Happiness in a minor key

Pink flowers

 

How many loved your moments of glad grace,

And loved your beauty with love false and true;

But one man loved the pilgrim soul in you,

And loved the sorrows of your changing face.

(from When You Are Old, by William Butler Yeats)

 

To see the pilgrim soul of another person, to love their sorrows – we are moved by stories filled with sadness; we instinctively respect the dignity of grief; we have all suffered loss, and we know there are many more losses ahead of us, including, eventually, the loss of our lives. And yet, despite this, many of us feel we have to hide our sorrows, to be relentlessly upbeat, positive, great fun to be around. We all have different temperaments, individual ways in which we experience the difficulties of our lives. Sometimes we feel too vulnerable to show the world what’s going on with us, and the ‘sorrows of (our) changing face’ might be seen by only one or two people close to us. Yet one of the gifts of mindfulness for me has been to become much more comfortable with the full range of my emotions. Apart from sitting with difficult emotions during the formal meditation practice, I’ve learnt to allow myself to experience sadness whenever it arises.  Instead of chastising myself – ‘what have you got to be sad about, there are many people much worse off than you’ (which is quite true) – I can accept sadness as a normal part of any life.

One of the fears of allowing sadness into our lives, and it is a legitimate one, is the fear of becoming swamped by sadness, of being dragged down into the morass of a clinical depression. It’s probably not a coincidence that the culture of upbeat positive thinking coincides with an increase of clinical depression and anxiety disorders. Obviously these are serious conditions, requiring professional treatment. Yet the pressure we put on ourselves to be ‘happy’ all the time can also be unhelpful.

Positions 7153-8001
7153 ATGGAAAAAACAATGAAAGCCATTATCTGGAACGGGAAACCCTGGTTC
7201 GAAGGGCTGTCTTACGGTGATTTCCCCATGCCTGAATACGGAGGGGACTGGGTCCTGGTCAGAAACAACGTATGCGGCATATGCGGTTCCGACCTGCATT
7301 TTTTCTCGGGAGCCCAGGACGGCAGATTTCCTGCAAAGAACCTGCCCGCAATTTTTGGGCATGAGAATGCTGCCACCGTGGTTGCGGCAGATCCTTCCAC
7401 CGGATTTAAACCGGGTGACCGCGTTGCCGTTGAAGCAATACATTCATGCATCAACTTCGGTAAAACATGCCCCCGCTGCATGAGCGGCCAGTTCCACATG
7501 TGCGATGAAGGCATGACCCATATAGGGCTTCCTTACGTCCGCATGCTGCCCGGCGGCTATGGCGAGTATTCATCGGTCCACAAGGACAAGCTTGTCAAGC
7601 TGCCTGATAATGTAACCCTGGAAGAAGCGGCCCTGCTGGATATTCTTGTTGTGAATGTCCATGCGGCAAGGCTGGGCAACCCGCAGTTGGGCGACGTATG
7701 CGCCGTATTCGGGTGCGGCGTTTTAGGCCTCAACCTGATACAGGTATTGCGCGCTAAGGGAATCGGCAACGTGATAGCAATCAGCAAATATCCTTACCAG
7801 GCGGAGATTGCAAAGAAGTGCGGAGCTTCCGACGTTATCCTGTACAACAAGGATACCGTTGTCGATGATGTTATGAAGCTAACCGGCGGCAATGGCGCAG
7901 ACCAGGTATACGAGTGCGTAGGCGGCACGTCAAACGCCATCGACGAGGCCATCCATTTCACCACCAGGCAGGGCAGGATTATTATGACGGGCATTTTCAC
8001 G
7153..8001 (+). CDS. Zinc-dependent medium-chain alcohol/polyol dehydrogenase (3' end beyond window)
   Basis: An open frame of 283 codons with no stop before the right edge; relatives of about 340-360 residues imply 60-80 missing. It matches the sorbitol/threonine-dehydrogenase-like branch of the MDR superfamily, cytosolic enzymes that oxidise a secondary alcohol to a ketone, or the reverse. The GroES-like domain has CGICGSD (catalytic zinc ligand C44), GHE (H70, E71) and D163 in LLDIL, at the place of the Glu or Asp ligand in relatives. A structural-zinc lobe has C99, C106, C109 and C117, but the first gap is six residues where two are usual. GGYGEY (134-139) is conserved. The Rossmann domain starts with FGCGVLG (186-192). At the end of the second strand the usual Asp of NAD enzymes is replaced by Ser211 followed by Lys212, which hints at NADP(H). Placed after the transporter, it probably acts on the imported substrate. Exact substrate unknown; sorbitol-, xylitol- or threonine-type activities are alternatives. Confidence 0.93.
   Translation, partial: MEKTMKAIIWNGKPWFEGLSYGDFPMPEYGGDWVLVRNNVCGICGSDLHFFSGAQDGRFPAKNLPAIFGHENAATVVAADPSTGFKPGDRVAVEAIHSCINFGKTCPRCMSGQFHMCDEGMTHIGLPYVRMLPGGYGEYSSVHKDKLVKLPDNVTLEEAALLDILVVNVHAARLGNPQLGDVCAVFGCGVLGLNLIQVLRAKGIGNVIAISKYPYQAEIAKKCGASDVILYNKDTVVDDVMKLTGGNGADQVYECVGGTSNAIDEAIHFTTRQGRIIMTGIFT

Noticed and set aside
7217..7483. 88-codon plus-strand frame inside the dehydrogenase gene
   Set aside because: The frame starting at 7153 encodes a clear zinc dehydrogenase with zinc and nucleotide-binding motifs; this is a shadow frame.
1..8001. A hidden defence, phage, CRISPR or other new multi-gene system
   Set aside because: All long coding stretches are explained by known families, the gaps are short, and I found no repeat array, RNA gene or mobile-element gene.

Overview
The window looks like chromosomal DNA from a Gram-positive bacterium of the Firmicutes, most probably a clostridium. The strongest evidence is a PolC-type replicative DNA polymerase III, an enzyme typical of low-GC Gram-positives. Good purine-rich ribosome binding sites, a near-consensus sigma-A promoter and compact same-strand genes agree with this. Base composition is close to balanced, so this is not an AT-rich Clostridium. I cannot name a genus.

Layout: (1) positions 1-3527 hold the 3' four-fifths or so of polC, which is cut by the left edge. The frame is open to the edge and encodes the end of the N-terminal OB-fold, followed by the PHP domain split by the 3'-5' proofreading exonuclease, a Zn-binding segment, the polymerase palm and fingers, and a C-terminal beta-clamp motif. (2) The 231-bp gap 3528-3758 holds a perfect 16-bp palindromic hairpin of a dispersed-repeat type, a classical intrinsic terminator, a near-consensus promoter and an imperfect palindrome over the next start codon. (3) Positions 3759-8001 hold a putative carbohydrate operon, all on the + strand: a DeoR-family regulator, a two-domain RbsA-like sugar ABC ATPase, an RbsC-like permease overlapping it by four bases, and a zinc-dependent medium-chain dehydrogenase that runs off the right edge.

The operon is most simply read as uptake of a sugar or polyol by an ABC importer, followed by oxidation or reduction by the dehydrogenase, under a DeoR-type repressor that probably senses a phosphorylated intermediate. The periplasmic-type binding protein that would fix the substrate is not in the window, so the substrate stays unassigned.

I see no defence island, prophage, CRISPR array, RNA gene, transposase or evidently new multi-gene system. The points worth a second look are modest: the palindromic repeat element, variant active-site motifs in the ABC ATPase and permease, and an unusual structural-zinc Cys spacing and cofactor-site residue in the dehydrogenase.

The pilgrim soul is the part of us which takes time out from the routine obligations of everyday life to nourish our sense of spirituality. When someone undertakes a pilgrimage, they have permission to focus their energies inwardly during that time. Our culture doesn’t really encourage pilgrimages, whether real or symbolic ones – instead it often expects us to be available at all times for others. To retreat for a while can be seen as self-indulgent, even a betrayal.  The Mindfulness Based Stress Reduction course includes a full retreat day, where the participants don’t speak for the entire day, until right at the end. People who’ve never been silent for a day often feel anxious about it beforehand; but afterwards, most comment on how refreshing it was to simply be with themselves for a while.

It is easy to love ‘glad grace’ and ‘beauty’, and they are both wonderful. Yet if we really respect people, we also love their ‘pilgrim souls’. Giving each other space for inner pilgrimages, whether it be five minutes out during a busy day at the office, or a week-long silent retreat your partner wants to attend, can be a very kind and liberating gesture.

 

Weekly practice idea:

What would nourish your ‘pilgrim soul’? Set aside some time this week to nurture your inner spirit in a way which feels right for you.

 

Anja Tanhane